I hope more women find the MedHelp page as well as Sherrie Palm's web site. I really like my urogynecologist and fell she has done a great job.  But the hands on info that Sherrie provides especially as it relates to the before/after surgery is awesome.  My anxiety about the "what and how' of Pelvic Organ Prolapse (POP) was calmed once I read her book.  I felt she was talking directly to me and walking me through I what I needed to know about POP.

Since my surgery, I have found quite a few women that have had this procedure.  I find they were not only "embarassed" about their situation, but that they did not know the various procedures they had were all related to POP.  I, too, found that to be true.  I never related baldder prolapse or vaginal proplapse to POP.  I certainly never heard of rectal prolapse or intestinal proplapse. So I think the more we (women/men) spread the word about POP the more "common" it will become known.  I include men because it affects them too when their wife or significant other has this problem.  I was taken aback when one of the women on the Dr. Oz show said, "to this day, I don't think my husband knew about it."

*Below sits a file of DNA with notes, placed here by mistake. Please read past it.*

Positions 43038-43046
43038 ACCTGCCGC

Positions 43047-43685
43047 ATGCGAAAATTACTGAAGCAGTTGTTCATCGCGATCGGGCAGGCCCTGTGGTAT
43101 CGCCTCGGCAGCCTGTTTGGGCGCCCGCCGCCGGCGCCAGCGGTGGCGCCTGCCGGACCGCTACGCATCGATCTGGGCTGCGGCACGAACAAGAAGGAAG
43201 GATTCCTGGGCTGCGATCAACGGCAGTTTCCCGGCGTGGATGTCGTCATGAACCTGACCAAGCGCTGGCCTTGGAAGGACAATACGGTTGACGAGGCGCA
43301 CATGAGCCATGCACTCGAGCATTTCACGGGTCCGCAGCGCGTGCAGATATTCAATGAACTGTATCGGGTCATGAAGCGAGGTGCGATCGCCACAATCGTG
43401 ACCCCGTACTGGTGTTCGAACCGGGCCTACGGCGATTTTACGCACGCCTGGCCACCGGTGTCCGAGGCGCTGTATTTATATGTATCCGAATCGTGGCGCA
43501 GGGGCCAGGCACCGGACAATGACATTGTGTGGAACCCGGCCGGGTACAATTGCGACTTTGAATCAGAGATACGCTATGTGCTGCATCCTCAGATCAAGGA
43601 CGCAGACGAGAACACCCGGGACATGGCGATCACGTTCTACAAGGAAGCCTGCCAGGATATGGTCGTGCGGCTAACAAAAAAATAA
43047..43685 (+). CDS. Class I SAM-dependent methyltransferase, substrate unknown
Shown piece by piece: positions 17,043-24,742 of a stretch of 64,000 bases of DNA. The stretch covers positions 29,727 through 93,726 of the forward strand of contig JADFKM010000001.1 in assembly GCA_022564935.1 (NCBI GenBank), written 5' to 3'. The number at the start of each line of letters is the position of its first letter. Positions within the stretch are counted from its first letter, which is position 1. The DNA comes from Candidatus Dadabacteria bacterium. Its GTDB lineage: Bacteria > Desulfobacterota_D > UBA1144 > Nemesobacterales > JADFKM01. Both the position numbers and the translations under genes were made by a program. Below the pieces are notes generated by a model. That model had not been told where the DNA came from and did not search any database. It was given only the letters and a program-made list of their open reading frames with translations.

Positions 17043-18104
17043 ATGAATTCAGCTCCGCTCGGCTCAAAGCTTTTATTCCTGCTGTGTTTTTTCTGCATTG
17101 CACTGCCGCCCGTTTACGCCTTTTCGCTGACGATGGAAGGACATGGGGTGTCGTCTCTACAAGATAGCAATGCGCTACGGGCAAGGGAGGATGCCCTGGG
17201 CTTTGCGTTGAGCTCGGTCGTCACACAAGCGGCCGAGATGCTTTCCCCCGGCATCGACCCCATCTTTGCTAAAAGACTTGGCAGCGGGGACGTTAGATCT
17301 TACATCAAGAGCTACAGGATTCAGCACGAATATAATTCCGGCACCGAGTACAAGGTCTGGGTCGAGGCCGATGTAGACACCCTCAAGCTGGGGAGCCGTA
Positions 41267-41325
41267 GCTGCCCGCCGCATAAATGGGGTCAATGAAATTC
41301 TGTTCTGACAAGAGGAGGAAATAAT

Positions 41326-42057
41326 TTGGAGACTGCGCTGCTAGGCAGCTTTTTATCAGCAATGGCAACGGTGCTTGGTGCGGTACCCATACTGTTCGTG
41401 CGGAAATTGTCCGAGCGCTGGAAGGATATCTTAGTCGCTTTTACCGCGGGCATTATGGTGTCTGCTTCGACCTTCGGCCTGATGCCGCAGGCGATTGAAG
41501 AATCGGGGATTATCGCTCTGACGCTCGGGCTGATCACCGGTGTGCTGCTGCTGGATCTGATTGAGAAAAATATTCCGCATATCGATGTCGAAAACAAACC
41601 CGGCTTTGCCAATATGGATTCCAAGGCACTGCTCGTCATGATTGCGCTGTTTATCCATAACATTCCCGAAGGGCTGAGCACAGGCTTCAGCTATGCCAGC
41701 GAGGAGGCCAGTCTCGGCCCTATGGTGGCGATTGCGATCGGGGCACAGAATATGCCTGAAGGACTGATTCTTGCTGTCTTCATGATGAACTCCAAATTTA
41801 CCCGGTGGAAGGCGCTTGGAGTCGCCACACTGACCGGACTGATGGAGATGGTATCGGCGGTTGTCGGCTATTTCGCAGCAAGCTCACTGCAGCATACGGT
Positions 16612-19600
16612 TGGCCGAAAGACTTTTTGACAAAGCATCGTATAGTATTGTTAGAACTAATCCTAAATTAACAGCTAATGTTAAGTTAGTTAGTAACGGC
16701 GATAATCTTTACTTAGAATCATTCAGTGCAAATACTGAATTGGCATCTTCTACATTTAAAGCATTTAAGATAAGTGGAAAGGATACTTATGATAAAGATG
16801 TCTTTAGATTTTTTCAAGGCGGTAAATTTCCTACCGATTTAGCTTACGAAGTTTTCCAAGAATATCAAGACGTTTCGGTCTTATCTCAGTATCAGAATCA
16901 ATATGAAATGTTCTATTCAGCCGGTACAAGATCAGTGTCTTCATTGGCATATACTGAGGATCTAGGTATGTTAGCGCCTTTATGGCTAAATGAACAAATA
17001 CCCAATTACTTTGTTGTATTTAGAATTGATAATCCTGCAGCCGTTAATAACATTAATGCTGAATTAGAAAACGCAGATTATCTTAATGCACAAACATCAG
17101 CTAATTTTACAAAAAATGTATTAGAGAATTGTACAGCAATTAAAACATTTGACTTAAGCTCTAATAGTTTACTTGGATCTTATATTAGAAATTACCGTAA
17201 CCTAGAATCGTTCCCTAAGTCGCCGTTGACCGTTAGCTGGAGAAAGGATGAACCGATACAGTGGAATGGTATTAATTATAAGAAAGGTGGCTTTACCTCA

Avatar universal
It is so refreshing to hear a success surgery, I have read nothing but horrific experiences about prolapse surgeries that my mind is confused as to whether to go ahead and have cystocele and rectocele repair or whether to wait and see certainly your own experience is inspiring.  We need more prolapse awareness and this is what is lacking, even GP's do not discuss with women folk until something gives and not many people know of websites such as the Med Help I found it by searching and more searching on Prolapse.
Have an Answer?
Top Women's Health Answerers
Avatar universal
United Kingdom
Learn About Top Answerers
Didn't find the answer you were looking for?
Ask a question
Popular Resources
From skin changes to weight loss to unusual bleeding, here are 15 cancer warning signs that women tend to ignore.
Here’s what you need to know about the transition into menopause – and life after the change takes place.
It’s more than just the “baby blues.“ Learn to recognize the signs of postpartum depression – and how to treat it.
Forget the fountain of youth – try flossing instead! Here are 11 surprising ways to live longer.
From STD tests to mammograms, find out which screening tests you need - and when to get them.
Find out if PRP therapy right for you.